Last updated 7 months ago
Although high cholesterol has long been a problem for adults, pediatric specialists are increasingly diagnosing this health concern in children. In fact, children as young as nine have been found to have high cholesterol. Pediatricians are alarmed at this trend because high cholesterol in childhood sets the stage for serious health conditions later in life. Consider bringing your youngster to a local children’s hospital to ask about a cholesterol screening test.
Understanding the Problem
High cholesterol in children may often go undiagnosed because it isn’t commonly thought to be a problem for little ones. And while parents of overweight or obese children may be more likely to bring them to a children’s hospital for a cholesterol test, pediatric experts warn that even children of a healthy weight can be at risk of high cholesterol. High cholesterol in childhood contributes to atherosclerosis, a condition that can develop over many years. This significantly increases the risk of a child suffering a heart attack or other problem in adulthood.
Identifying the Causes
Being overweight or obese does indeed contribute to unhealthy cholesterol levels. However, children who spend two or more hours a day in front of a screen are at a particularly high risk. These lifestyle habits not only take the place of physical activity; they also contribute to unhealthy eating habits.
Implementing Healthy Changes
Fortunately, a few simple lifestyle modifications can restore your child or teen to health. Encourage your youngster to get at least one hour of exercise each day, whether that involves running around with his or her friends, or joining an exercise class. Replace the unhealthy fats in your child’s diet with monounsaturated fats from sources such as olive oil. Examples of unhealthy fats include butter and other fats that stay solid at room temperature. Additionally, restrict your child’s intake of commercially prepared foods whenever possible.
Talk to a pediatric specialist at Sunrise Children’s Hospital to determine whether your child might benefit from a cholesterol test. If your child does have high cholesterol, the friendly staff at our children’s hospital can help you learn of healthy lifestyle changes to improve your child’s wellness. We encourage families in the Las Vegas area to call (702) 731-5437 to speak with a registered nurse about dietary matters.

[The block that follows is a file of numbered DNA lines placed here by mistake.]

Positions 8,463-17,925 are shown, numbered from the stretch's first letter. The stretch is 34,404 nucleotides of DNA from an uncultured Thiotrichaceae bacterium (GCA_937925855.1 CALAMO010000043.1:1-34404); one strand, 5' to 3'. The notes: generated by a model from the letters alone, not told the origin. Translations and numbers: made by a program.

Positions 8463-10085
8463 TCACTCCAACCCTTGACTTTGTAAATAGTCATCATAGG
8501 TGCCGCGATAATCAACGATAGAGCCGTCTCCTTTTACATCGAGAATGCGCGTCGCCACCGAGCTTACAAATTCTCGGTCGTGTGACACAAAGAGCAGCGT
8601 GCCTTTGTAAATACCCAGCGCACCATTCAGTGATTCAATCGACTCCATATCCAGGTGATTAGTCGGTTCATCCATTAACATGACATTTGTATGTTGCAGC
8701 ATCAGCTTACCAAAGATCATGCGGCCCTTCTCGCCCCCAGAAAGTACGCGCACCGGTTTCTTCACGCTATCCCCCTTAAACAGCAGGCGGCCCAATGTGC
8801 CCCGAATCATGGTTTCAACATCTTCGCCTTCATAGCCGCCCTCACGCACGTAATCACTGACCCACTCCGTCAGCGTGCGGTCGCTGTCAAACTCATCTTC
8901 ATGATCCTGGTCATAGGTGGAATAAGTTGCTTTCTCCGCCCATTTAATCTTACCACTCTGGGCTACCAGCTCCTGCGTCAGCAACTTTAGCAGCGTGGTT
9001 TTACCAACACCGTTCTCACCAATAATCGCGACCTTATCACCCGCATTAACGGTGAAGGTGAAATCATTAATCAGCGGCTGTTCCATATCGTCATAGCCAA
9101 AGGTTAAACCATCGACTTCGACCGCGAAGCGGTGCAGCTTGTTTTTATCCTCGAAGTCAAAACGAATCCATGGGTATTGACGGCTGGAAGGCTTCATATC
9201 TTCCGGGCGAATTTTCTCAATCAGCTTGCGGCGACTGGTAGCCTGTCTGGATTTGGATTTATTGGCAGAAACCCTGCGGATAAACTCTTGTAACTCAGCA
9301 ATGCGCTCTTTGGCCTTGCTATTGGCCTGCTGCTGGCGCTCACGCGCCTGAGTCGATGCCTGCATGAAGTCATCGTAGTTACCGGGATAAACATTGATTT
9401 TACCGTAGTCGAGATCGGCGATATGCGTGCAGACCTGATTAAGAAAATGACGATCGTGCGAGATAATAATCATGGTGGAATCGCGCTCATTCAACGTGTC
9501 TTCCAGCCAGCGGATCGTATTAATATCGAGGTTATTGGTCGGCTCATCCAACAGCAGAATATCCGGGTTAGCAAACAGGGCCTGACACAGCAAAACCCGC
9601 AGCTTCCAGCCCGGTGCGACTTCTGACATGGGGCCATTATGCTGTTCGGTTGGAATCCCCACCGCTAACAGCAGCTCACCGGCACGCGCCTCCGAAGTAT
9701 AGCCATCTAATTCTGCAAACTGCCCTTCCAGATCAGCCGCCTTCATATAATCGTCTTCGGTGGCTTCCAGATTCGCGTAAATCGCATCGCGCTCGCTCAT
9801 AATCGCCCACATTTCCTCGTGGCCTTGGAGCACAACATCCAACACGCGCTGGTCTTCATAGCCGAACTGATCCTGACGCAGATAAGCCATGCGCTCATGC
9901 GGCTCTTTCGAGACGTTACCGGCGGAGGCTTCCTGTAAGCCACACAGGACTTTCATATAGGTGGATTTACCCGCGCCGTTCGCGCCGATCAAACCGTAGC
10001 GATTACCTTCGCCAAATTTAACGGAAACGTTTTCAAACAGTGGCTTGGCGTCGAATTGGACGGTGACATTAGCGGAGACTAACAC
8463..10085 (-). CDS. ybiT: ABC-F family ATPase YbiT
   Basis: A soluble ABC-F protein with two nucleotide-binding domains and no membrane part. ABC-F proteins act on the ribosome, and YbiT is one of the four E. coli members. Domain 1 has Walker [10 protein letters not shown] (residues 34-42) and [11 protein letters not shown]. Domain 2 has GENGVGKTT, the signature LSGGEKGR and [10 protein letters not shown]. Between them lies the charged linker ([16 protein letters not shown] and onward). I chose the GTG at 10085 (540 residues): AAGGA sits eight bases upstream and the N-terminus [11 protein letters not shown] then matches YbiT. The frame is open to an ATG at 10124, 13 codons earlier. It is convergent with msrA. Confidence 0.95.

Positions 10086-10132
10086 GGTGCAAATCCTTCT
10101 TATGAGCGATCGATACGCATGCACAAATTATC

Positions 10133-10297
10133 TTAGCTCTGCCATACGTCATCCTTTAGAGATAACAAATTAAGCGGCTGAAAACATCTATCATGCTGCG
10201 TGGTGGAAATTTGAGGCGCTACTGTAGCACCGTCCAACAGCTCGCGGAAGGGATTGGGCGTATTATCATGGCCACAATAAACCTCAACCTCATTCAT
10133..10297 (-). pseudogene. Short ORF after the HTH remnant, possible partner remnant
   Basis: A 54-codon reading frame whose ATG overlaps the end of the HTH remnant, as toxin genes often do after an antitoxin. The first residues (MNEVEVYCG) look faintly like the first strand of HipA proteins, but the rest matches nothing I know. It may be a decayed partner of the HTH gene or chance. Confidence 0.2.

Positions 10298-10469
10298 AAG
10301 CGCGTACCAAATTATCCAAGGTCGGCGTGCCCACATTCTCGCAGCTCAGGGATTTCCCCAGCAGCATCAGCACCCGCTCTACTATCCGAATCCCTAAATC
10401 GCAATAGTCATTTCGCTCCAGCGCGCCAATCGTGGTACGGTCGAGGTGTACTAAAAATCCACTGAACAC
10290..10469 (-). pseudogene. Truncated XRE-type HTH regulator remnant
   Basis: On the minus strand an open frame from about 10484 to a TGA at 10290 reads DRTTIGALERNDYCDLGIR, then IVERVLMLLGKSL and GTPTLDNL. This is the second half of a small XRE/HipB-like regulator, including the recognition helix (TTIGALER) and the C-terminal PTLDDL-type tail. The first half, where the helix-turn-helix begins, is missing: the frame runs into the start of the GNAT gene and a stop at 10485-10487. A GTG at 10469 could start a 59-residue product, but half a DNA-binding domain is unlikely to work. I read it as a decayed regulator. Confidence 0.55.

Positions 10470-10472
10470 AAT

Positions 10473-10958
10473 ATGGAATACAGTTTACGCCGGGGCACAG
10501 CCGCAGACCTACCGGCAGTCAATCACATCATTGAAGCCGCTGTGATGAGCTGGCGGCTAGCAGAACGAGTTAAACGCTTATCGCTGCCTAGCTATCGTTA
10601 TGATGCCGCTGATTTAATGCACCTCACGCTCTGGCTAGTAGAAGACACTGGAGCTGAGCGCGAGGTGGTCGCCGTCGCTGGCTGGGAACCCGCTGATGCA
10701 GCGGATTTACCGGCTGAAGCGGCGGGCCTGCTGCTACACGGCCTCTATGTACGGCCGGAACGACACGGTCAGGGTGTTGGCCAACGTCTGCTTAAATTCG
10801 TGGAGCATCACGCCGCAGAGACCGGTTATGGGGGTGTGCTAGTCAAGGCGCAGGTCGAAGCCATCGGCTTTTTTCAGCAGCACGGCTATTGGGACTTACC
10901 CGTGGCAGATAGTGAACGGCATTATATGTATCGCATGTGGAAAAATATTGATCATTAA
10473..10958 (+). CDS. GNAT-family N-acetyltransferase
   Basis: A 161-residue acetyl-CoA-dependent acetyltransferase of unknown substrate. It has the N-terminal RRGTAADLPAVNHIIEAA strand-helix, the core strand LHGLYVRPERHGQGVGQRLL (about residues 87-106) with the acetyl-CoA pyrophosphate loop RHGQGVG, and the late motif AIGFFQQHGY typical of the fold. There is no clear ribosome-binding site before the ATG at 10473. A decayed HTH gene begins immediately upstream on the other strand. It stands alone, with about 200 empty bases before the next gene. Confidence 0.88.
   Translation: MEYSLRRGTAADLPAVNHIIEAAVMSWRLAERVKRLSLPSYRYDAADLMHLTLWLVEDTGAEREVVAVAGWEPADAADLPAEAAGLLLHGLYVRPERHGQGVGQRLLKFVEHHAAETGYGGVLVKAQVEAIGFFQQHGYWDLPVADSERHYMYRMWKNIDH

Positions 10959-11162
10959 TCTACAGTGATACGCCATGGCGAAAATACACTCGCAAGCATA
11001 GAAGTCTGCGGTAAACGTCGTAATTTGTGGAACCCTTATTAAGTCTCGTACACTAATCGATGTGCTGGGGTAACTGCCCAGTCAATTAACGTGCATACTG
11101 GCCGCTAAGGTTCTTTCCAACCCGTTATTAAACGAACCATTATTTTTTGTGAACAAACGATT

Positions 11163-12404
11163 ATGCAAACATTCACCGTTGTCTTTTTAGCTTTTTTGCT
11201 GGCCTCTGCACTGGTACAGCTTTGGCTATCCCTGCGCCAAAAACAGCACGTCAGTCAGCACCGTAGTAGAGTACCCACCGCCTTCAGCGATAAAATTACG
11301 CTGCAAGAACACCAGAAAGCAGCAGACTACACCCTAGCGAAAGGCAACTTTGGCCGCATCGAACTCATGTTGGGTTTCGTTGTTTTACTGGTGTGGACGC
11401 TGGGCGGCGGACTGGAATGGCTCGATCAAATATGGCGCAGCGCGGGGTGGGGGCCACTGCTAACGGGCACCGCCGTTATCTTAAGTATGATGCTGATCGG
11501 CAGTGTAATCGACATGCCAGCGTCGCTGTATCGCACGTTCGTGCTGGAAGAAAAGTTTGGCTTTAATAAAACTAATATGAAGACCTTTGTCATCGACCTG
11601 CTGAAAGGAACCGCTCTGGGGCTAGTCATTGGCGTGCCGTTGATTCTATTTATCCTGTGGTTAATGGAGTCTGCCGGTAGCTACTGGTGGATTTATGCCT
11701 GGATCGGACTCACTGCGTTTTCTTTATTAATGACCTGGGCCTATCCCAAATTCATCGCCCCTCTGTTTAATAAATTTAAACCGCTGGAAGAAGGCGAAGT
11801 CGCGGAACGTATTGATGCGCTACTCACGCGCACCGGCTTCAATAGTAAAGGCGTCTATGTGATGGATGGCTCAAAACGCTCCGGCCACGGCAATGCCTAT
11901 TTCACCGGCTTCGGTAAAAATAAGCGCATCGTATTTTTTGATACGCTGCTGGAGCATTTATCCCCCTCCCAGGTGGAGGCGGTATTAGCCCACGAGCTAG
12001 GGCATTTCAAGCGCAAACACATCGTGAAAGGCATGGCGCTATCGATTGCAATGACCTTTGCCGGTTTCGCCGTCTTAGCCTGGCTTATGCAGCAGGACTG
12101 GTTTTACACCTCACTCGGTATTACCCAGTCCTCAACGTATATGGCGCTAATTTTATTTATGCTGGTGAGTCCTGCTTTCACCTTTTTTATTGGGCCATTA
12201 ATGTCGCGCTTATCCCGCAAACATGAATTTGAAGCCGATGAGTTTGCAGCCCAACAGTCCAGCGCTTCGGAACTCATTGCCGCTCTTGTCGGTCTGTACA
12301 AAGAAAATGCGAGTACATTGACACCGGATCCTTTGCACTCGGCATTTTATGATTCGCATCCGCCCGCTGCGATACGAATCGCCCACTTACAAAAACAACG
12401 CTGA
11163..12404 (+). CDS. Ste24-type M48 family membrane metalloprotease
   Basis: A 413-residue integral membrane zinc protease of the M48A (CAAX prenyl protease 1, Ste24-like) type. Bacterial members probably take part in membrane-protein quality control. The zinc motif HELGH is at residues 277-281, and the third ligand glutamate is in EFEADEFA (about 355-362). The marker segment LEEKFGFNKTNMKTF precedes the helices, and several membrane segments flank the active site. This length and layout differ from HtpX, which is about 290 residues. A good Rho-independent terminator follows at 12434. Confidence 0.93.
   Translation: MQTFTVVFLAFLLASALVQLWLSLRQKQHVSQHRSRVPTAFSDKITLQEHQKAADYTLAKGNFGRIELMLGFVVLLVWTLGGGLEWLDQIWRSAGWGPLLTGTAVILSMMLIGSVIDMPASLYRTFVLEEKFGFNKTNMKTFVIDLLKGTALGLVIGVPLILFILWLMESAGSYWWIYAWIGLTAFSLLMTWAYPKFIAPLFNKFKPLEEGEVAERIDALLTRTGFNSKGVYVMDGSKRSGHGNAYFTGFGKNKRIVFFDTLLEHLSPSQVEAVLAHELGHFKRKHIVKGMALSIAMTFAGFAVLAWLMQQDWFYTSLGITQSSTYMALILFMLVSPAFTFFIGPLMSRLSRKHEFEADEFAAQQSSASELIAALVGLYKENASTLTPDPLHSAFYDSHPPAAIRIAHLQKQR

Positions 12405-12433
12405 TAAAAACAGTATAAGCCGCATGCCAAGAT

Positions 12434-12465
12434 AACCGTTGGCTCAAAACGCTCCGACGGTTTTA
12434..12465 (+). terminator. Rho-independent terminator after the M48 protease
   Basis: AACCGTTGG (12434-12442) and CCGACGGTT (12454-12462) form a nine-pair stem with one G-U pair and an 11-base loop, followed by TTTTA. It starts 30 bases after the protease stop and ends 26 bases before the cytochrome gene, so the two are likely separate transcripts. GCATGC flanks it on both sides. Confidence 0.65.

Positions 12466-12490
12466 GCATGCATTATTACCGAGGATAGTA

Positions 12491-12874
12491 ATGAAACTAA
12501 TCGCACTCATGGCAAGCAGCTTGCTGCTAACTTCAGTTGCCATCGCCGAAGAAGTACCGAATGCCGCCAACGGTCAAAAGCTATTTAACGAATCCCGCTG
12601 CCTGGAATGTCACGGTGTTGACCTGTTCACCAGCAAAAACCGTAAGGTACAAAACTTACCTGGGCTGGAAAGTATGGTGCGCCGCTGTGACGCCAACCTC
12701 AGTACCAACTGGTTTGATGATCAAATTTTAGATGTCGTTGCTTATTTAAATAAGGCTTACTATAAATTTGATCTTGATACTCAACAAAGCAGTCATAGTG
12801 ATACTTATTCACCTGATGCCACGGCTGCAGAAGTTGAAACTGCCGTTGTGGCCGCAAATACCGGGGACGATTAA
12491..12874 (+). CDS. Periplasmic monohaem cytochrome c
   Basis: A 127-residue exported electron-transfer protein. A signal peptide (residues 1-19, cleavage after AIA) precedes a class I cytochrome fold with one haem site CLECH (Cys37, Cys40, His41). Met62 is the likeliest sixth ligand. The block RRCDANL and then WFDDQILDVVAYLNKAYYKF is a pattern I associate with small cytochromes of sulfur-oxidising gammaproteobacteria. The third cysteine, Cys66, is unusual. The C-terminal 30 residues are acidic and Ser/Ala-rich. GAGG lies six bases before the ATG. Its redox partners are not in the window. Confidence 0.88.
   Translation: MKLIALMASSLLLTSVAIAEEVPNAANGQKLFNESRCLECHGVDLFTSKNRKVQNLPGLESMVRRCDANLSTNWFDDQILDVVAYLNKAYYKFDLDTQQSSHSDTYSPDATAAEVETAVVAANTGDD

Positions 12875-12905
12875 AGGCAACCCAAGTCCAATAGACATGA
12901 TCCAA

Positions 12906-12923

Last updated 7 months ago
It’s all too common for children and teens to skip breakfast and choose junk food for lunch. Not only does this contribute to obesity; it also increases your child’s risk of serious health problems later in life. When children follow healthy eating habits early in life, they’re more likely to continue them into adulthood. Before the school year begins, consider bringing your youngster to your local children’s hospital and asking his or her pediatrician for nutritional guidance.
Help your child get into the habit of waking up early enough to eat a nutritious breakfast before school. By eating breakfast every day, your child will have more energy and be able to concentrate on his or her schoolwork. Additionally, kids who eat breakfast may be more likely to choose healthier foods for lunch. Avoid sugary kids’ cereals and instead offer your child a whole grain cereal topped with fresh fruit. Or, make a healthy breakfast burrito with a whole grain wrap filled with scrambled eggs and a little low-fat cheese.
Now that the Healthy, Hunger-Free Kids Act has been passed, schools are offering kids healthier lunches. If you’re packing your child’s lunch this year, aim for a balance of lean proteins, whole grains, and fresh produce. For example, instead of packing an applesauce cup, pack a container of fresh berries or melon cubes. If your child is bored of sandwiches, try making a turkey and melon wrap by spreading a flatbread with horseradish sauce. Then, add some turkey slices, lettuce, and cantaloupe cubes, and roll up.
Pediatrics experts recommend keeping a variety of healthy snacks in your home for your child when he or she returns from school. If you pre-slice apples, carrots, or other fruits and vegetables, your child may be less likely to reach for the chip bag.
For more information about the specific nutritional needs of your child or teen, consult the pediatrics staff at Sunrise Children’s Hospital. Our children’s hospital in Las Vegas is devoted to helping area families improve quality of life with better health habits. Visit our children’s hospital on the Web to learn more or give us a call at (702) 731-5437.
Last updated 7 months ago
Sickle cell anemia is a serious type of inherited disorder. An individual with sickle cell anemia will manufacture crescent-shaped red blood cells, rather than disc-shaped red blood cells. The abnormally shaped blood cells tend to obstruct the flow of blood, causing a wide range of symptoms and complications. If your child displays some of the potential signs of sickle cell anemia, bring him or her to a children’s hospital promptly. At the children’s hospital, your child’s pediatric specialist will discuss treatment options that can minimize symptoms and reduce the risk of complications.